Gerald Murnane is a most mysterious author of strangely seductive books, and I’m currently reading Inland, first published in 1988 and now reprinted as part of the Australian Classics Library. About 30 pages into the book I had to stop reading to dig out my reading journal (Vol12, p58) to see what I had written about The Plains, which I read back in 2007. I thought I’d publish it here, and hopefully aficionados of Mr Murnane will seize upon my ramblings and set me straight. Not likely, I know, but strange things happen in the LitBlogSphere…
This is a strange book. Gerald Murnane won the 1999 Patrick White Award for under-recognised writers, and until good old Text republished this 1982 novella, it was out of print. It seems to be a parable or an allegory but of what I am not sure. For some reason it reminds me of Kafka, but I’m not scholarly enough to know why, except for an incident where the young film-maker petitioning the Plainsmen dare not leave his seat for fear of losing his place. After 24 hours he is unshaven and in need of a pee, but it’s ok because it makes the Plainsmen feel superior. This is like K waiting on the bench to sort out his petition.
The Plains is set in an imaginary world where there is inner Australia where the Plainsmen are, and the coast, which has ceased to be important. The young film-maker, along with many other supplicants such as designers of emblems, wait to present their projects to the Plainsmen who come into town every now and again for the purpose of hearing (but mostly rejecting) the petitions.
Is Murnane mocking the university application process? One applicant designs a (PhD gone wrong?) program which analyses the interior decorating choices made since settlement and (in a parody?) makes some kind of sense out of what were random choices so that the Plainsmen can feel superior to the others. The young man wants to make a film out of them, handicapped by his inability to find out the truth about a long-standing (but inane) feud between the Haresmen (gold) and the Horizonutes (blue-green). This bit’s very odd. It’s strangely seductive, however…
The writing becomes yet more opaque. The film-maker is accepted by the one of the landowners and given free rein to research and plan his film. He is being paid too, but after ten years is still debating with himself how to do it! The issue seems to be, how to make the film and its images unique and yet faithful to the ordinariness of the plains. It also mustn’t be tainted by images from Outer Australia. Has the film-maker/narrator been sucked into the odd beliefs of these Plainsmen so that he can no longer be an observer? Is he a lotus-eater? I’m mystified…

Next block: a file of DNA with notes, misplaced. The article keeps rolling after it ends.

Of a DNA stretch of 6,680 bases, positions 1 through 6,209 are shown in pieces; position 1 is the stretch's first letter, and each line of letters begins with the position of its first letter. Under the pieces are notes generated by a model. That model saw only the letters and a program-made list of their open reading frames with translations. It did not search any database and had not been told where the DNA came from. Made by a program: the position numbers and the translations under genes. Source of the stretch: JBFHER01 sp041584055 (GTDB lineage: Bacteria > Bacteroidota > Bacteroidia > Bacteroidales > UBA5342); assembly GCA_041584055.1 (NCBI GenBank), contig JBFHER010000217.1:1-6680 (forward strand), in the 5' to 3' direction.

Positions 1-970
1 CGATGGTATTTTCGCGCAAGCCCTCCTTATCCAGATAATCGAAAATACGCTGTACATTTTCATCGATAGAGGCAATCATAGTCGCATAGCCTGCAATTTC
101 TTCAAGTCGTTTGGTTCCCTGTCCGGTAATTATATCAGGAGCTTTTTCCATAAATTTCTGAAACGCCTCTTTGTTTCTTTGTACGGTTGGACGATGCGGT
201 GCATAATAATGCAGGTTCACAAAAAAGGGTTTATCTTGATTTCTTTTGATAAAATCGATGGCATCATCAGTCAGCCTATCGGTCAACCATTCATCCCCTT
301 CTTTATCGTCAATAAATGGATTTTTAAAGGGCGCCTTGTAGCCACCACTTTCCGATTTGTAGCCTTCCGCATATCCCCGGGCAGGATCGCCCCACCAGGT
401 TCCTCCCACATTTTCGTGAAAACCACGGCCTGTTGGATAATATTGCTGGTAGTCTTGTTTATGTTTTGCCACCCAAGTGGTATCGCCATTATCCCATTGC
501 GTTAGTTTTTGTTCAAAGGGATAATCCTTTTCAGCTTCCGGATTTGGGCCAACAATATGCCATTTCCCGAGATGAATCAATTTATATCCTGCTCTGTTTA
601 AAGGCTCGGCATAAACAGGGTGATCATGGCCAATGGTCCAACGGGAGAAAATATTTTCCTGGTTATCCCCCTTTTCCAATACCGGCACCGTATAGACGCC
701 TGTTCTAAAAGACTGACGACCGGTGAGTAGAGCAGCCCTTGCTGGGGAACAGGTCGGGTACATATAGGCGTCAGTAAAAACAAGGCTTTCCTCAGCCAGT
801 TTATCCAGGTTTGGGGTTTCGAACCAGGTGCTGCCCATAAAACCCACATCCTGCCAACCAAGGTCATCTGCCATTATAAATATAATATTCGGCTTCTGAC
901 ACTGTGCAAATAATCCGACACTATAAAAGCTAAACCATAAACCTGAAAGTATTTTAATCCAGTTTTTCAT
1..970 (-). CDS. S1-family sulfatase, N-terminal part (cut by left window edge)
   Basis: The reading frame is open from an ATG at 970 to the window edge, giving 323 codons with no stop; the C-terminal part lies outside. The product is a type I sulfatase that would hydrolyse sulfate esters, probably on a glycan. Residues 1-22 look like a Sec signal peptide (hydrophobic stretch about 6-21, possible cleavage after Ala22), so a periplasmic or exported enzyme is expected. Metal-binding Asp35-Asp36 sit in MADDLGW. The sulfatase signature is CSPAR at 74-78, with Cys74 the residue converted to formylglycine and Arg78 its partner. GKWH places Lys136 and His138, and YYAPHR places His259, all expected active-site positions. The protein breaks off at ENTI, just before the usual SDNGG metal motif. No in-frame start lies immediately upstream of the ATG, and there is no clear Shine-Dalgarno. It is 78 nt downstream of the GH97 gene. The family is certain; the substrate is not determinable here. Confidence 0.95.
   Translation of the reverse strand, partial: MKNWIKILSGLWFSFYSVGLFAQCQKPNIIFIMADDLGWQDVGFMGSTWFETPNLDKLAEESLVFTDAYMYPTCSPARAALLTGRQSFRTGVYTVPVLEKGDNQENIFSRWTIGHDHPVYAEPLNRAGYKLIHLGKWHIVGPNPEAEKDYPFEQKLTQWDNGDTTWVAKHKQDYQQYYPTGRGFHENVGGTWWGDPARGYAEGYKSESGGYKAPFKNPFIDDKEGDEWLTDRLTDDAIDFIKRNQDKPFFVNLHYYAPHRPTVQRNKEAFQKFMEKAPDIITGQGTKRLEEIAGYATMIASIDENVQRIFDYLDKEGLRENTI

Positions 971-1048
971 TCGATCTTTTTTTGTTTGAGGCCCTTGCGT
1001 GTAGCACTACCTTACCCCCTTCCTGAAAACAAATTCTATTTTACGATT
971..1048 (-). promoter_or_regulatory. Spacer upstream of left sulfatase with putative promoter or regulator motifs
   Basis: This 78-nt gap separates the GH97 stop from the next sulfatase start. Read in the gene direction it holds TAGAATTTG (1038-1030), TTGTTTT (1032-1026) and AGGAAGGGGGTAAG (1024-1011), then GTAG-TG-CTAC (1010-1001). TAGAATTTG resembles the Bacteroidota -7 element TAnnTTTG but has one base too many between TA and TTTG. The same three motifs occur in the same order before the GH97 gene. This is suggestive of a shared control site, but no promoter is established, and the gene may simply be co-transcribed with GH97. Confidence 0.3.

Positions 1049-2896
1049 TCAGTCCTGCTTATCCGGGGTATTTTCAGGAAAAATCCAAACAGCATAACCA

One of the conundrums is that an explanation or theory must not be complete. So when the landowner expounds his theory of Time as the Opposite Plain, the film-maker is suspicious that he must be privately really investigating the other populaar theories because the Time theory is too complete. Is Murnane mocking arcane academic theorising here?
The wife of the landowner comes into the library, but they never speak and he knows nothing about her. By the rules of the Plains one entertains possibilities but there is no need to do anything other than explore them. So he decides to write some essays exploring a relationship between them and have it published and reviewed and then placed in the library where she might find it and read it. But then he decides that he only wants her to know that he wrote it for her, not to read it so he worries about how he might get it reviewed without there being any books in existence. For some reason this sequence reminds me of The Shadow of the Wind, about the Last Book. Oh, too odd, I can’t penetrate the ideas behind this book!
The ending is bizarre. Like all the other writers, artists, modellers etc, the film-maker is required to present a ‘revelation’, attended by the locals. He gets up and talks about how he can’t possibly film this or that indefinable aspect of the Plains. They like this, because it’s impossible to make a film about the Plains, so even though the numbers dwindle over the now 20 years he’s been there, he always has an audience. It ends with his patron photographing him filming nothing at all.
Now in 2009 when I know about Calvino, I think The Plains is an example of postmodernism…but I’d love to be enlightened further. Over to you, cyberspace!
PS (later) There is someone else out there reading Gerald Murnane! See The Truth about Lies: The Plains.
Author: Gerald Murnane
Title: The Plains
Publisher: Text Publishing, 2000
Source: Personal Library